A driver is a component of a loudspeaker that converts electrical audio signals into sound waves. A driver is really only the transducer part of a loudspeaker but is often itself is referred to as a speaker.
There are many different kinds of drivers but they all do basically the same thing: create sound waves. By far the most common type of driver is the moving coil electrodynamic piston driver, which creates sound with a diaphragm that acts like a piston to pump air. Woofers tend to use paper cones as a diaphragm, whereas tweeters often use a fabric dome.
Drivers come many different sizes because it's virtually impossible to make one piston driver that can reproduce sound waves over the entire 20 Hz to 20 kHz frequency range of human hearing. To produce low frequencies a driver needs to have a large diaphragm and enough mass to resonate at a low frequency; to produce high frequencies a driver needs to have a small diaphragm with a low mass. Obviously, these requirements are in opposition so drivers are usually designed to produce only a portion of the sound. This gives rise to multi-way speaker systems which typically use a tweeter for the high frequencies and a woofer for the low frequencies.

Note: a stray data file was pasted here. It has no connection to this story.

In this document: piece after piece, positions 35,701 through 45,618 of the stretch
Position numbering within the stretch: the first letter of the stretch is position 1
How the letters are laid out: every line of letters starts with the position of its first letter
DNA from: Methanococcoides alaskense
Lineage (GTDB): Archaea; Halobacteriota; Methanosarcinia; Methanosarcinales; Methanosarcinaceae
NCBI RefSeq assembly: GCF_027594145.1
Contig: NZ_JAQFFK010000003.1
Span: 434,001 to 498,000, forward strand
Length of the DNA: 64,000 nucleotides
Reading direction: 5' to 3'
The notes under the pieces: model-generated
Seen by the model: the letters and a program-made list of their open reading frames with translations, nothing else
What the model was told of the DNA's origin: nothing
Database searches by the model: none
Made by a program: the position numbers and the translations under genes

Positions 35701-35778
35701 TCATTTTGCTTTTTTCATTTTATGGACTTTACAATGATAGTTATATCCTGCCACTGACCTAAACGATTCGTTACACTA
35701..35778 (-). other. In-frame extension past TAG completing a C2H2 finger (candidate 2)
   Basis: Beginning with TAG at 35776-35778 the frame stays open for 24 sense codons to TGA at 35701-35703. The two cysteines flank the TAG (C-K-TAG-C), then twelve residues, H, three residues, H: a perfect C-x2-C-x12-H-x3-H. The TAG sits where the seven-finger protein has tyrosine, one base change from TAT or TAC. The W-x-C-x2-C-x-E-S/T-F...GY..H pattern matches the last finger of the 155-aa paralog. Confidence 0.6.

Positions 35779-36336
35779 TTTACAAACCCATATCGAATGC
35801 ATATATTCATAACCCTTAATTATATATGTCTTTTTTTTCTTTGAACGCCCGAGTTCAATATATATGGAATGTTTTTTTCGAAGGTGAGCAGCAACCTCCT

Besides their different size, there is another very significant difference between a tweeter and a woofer. The tweeter usually has a sealed back while the woofer usually has an open back. With a sealed back, the tweeter emits sound waves from the front side only. A woofer emits sound waves from both its front and back side.
Tweeters are the smaller drivers since they produce the highest frequencies with the shortest wavelengths. Woofers are the largest drivers since they produce the lowest frequencies with the longest wavelengths. Other driver sizes include mid-range drivers and subwoofers. Mid-range drivers reproduce middle frequencies and are used in multi-way speakers with three or more driver sizes. Some have open backs and some have sealed backs.